Hornbeam Blue Beech Ironwood Water Beech
=Habitat and Range.=--Low, wet woods, and margins of swamps.
Province of Quebec to Georgian bay.
Rather common throughout New England, less frequent towards the coast.
South to Florida; west to Minnesota, Nebraska, Kansas, Indian
territory, and Texas.
=Habit.=--A low, spreading tree, 10-30 feet high, with a trunk diameter
of 6-12 inches, rarely reaching 2 feet; trunk short, often given a
fluted appearance by projecting ridges running down from the lower
branches to the ground; in color and smoothness resembling the beech;
lower branches often much declined, upper going out at various angles,
often zigzag but keeping the same general direction; head wide, close,
flat-topped to rounded, with fine, slender spray.
=Bark.=--Trunk smooth, close, dark bluish-gray; branchlets grayish;
season's shoots light green turning brown, more or less hairy.
=Winter Buds and Leaves.=--Leaf-buds small, oval or ovoid, acute to
obtuse. Leaves simple, alternate, 2-3 inches long, dull green above,
lighter beneath, turning to scarlet or crimson in autumn; outline ovate
or slightly obovate oblong or broadly oval, irregularly and sharply
doubly serrate; veins prominent and pubescent beneath, at least when
young; apex acuminate to acute; base rounded, truncate, acute, or
slightly and unevenly heart-shaped; leafstalk rather short, slender,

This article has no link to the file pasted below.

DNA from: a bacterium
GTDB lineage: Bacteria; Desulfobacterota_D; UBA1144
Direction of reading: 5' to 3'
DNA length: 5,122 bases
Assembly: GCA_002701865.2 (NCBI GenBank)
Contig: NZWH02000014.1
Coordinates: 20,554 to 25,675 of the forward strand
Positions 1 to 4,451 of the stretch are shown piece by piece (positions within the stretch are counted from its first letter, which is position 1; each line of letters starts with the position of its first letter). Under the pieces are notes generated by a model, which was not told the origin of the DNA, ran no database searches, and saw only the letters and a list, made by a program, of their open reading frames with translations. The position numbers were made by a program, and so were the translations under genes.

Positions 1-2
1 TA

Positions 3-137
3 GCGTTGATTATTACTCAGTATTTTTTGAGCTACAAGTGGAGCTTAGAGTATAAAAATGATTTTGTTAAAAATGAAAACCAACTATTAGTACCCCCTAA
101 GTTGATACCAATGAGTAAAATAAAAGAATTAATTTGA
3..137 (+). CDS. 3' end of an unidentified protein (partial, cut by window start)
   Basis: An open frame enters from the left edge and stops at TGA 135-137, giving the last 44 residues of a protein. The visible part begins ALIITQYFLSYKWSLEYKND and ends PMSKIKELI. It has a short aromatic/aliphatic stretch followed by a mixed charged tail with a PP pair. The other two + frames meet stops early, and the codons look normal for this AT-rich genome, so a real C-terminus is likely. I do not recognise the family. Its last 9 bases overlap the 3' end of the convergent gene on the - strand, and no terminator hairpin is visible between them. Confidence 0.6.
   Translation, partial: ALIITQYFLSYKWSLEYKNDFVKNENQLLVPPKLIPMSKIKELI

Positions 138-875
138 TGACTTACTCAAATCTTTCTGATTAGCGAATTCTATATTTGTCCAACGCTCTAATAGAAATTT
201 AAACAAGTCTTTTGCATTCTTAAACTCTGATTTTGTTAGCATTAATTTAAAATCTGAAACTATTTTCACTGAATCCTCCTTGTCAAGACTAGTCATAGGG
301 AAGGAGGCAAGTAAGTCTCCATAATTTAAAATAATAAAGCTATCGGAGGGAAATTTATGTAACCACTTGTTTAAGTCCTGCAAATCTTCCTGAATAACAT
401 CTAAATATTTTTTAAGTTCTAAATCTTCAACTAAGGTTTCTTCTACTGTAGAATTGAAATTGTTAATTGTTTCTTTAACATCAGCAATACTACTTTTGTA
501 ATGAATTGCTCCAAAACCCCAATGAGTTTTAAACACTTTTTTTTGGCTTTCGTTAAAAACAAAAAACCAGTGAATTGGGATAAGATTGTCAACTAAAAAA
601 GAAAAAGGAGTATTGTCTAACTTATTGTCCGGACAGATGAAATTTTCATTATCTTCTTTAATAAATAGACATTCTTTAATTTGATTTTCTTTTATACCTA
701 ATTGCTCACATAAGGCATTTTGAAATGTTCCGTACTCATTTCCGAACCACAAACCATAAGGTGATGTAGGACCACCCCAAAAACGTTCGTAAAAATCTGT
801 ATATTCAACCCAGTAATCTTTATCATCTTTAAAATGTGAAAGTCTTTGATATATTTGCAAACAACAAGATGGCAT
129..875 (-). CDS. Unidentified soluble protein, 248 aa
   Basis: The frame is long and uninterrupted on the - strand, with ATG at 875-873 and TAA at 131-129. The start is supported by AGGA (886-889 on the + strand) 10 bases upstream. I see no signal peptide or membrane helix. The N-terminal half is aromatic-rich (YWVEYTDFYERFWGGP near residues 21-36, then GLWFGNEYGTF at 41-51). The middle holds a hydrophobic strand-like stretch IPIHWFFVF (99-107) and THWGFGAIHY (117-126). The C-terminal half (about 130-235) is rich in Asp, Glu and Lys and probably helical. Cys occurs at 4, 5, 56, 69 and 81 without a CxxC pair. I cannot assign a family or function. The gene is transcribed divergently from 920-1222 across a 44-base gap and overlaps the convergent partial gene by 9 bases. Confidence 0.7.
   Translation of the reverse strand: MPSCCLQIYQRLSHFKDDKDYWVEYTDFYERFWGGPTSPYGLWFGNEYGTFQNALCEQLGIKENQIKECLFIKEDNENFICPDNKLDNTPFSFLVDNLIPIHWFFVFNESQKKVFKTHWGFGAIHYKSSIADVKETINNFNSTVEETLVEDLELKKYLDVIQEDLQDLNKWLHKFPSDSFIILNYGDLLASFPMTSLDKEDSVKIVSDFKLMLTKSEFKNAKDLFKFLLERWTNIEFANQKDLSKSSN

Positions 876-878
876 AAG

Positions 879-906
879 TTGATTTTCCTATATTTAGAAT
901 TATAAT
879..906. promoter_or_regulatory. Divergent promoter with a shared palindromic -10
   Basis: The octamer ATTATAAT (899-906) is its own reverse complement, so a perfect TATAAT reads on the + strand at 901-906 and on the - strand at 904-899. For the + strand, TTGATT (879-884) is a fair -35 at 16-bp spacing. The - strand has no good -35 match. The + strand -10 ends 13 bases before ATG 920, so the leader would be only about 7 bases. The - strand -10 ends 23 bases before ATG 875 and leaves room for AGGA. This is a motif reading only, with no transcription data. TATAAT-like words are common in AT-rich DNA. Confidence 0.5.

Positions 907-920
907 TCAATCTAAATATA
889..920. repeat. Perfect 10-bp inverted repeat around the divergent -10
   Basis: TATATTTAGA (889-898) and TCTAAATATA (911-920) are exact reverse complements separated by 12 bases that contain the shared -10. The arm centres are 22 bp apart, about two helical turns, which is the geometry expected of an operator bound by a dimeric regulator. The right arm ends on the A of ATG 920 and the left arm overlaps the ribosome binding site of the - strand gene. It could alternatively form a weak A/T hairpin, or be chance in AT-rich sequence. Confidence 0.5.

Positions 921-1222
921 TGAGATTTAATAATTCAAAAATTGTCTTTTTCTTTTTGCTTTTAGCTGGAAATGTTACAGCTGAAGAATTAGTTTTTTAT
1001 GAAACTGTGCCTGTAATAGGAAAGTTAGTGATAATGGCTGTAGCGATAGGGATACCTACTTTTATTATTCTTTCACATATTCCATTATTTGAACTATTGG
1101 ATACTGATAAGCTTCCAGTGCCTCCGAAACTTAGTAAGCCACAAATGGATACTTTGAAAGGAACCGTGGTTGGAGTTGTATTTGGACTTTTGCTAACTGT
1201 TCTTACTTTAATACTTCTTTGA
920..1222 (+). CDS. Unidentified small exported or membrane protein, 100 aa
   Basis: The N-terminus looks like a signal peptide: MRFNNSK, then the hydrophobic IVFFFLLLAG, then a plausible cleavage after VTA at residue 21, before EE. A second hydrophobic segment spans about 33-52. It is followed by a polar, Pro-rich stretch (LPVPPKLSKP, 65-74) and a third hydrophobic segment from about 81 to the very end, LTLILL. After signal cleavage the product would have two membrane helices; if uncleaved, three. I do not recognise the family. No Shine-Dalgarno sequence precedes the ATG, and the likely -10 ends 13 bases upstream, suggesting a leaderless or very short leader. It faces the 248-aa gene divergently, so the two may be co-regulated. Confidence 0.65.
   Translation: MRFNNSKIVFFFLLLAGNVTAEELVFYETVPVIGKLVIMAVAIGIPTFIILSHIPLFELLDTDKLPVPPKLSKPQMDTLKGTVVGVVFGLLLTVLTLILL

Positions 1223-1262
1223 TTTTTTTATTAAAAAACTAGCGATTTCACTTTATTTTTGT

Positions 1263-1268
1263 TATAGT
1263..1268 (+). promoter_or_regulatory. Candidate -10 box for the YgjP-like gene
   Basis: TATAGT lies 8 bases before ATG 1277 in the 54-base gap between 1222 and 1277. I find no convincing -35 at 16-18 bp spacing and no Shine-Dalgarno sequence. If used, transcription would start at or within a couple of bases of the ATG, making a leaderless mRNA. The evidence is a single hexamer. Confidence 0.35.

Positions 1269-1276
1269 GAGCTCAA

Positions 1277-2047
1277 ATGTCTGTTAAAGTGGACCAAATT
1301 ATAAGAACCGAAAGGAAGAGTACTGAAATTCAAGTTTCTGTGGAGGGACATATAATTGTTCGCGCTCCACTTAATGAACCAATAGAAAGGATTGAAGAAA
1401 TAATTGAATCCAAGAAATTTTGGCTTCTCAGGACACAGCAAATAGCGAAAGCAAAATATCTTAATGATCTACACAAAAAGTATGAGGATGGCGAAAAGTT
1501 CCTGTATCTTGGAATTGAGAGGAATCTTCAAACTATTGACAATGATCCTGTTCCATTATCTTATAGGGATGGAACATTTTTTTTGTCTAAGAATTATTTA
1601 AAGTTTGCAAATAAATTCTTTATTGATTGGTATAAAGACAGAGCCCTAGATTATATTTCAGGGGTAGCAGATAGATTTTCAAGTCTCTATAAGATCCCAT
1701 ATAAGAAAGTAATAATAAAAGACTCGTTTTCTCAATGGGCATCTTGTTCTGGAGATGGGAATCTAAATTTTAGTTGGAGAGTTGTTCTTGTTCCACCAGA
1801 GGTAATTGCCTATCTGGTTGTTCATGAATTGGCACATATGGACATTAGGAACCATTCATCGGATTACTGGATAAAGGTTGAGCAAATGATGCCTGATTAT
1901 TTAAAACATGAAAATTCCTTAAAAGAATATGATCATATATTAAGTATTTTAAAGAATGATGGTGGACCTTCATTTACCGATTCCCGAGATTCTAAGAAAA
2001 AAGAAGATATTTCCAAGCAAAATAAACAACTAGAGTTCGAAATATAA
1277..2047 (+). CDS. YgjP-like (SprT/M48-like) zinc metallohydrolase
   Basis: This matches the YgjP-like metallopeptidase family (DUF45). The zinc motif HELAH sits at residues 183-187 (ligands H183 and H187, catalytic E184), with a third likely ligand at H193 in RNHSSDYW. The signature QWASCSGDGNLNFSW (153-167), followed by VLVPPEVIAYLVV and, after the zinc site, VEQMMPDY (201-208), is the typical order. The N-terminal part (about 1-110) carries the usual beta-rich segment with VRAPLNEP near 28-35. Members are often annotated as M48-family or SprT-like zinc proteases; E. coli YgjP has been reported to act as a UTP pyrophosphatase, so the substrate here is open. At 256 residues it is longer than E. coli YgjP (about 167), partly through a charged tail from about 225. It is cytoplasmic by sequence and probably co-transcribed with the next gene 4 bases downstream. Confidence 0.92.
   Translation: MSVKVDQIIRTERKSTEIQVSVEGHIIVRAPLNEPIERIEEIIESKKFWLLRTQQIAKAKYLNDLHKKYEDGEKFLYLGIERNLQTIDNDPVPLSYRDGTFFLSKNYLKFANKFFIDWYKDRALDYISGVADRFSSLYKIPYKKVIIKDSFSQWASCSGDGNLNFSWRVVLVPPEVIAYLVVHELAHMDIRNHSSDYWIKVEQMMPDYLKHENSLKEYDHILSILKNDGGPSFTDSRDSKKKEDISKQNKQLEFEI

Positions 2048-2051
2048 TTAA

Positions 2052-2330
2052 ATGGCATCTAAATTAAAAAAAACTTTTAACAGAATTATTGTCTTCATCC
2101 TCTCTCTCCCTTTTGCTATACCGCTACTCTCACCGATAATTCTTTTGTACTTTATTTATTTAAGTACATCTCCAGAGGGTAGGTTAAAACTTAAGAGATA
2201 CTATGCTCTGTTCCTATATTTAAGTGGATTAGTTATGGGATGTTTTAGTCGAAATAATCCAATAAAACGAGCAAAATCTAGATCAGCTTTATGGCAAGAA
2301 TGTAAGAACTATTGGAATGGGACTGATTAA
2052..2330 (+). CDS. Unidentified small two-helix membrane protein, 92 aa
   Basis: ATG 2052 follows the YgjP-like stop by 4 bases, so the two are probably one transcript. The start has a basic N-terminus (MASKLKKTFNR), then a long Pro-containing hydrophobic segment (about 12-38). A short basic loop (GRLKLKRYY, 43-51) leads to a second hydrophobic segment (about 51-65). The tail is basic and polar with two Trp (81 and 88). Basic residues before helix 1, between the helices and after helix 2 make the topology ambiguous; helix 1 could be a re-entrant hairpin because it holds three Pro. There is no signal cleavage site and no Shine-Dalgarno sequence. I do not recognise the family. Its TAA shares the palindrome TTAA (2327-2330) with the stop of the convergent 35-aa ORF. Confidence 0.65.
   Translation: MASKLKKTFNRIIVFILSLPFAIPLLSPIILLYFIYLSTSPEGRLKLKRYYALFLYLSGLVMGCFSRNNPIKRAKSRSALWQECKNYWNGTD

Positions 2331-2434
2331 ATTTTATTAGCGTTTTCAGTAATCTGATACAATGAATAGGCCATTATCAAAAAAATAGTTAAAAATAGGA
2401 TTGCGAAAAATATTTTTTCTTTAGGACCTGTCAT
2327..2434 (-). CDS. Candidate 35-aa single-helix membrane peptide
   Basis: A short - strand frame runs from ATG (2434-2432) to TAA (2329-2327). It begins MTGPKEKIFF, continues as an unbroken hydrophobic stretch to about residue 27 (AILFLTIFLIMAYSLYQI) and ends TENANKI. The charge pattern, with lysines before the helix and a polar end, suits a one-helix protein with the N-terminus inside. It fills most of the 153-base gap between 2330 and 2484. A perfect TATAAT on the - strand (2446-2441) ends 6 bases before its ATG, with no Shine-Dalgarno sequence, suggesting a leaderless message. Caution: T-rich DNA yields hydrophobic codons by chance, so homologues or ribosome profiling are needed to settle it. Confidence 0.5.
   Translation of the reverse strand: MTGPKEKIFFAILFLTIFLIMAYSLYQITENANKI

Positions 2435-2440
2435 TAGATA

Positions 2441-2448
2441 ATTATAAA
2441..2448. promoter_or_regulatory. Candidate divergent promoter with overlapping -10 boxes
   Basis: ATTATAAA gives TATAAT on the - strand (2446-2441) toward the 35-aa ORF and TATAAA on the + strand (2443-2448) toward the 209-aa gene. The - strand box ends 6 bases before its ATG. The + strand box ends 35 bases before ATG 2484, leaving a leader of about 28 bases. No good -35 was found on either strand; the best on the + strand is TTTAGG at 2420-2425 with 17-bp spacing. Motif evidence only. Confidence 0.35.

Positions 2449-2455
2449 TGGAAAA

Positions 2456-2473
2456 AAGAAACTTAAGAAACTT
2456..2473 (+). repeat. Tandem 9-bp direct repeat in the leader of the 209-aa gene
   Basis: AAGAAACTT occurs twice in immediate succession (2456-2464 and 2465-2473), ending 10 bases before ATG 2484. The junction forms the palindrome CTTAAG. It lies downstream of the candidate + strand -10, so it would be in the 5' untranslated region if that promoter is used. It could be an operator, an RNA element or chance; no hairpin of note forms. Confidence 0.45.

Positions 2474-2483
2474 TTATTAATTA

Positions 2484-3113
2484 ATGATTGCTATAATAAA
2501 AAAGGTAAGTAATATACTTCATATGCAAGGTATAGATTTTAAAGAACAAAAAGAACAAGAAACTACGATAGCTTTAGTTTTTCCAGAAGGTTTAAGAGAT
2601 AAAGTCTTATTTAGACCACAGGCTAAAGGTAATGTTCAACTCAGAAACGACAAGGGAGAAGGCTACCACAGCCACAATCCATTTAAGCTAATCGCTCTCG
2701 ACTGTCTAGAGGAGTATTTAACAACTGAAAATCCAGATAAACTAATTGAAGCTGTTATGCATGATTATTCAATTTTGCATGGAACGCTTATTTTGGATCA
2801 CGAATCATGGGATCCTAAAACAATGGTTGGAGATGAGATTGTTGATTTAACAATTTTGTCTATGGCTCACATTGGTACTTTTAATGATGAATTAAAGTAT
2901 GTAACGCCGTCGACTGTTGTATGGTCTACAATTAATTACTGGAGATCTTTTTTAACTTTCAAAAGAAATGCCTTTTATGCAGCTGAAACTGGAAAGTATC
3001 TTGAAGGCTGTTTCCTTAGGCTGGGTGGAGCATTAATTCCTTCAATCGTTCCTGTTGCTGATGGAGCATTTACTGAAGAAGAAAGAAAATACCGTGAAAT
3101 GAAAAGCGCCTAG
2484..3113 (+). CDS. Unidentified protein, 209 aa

hairy; stipules pubescent, falling early.
=Inflorescence.=--May. Sterile flowers from growth of the preceding
season in short, stunted-looking, lateral catkins, mostly single; scales
ovate or rounded, obtuse, each subtending several stamens; filaments
very short, mostly 2-forked; anthers bearded at the tip: fertile flowers
at the ends of leafy shoots of the season, in loose catkins; bractlets
foliaceous, each subtending a green, ovate, acute, ciliate, deciduous
scale, each scale subtending two pistils with long reddish styles.
=Fruit.=--In terminal catkins made conspicuous by the pale green, much
enlarged, and leaf-like 3-lobed bracts, each bract subtending a
dark-colored, sessile, striate nutlet.
=Horticultural Value.=--Hardy throughout New England; prefers moist,
rich soil, near running water, on the edges of wet land or on rocky
slopes in shade. Its irregular outline and curiously ridged trunk make
it an interesting object in landscape plantations. It is not often used,
however, because it is seldom grown in nurseries, and collected plants
do not bear removal well. Propagated from the seed.
1. Winter buds.
2. Flowering branch.
3. Sterile flower, back view.
4. Sterile flower, front view.
5. Fertile catkin.
6. Fertile flower.
7. Fruiting branch.
Inflorescence.--In scaly catkins, sterile and fertile on the same tree,
appearing with or before the leaves from shoots of the previous
season,--sterile catkins terminal and lateral, formed in summer, erect
or inclined in the bud, drooping when expanded in the following spring;
sterile flowers usually 3, subtended by a shield-shaped bract with 2
bractlets; each flower consisting of a 1-scaled calyx and 2 anthers,
which appear to be 4 from the division of the filaments into two parts,
each of which bears an anther cell: fertile catkins erect or inclined at
the end of very short leafy branchlets; fertile flowers subtended by a
3-lobed bract falling with the nuts; bractlets none; calyx none; corolla
none; consisting of 2-3 ovaries crowned with 2 spreading styles.
=Betula lenta, L.=
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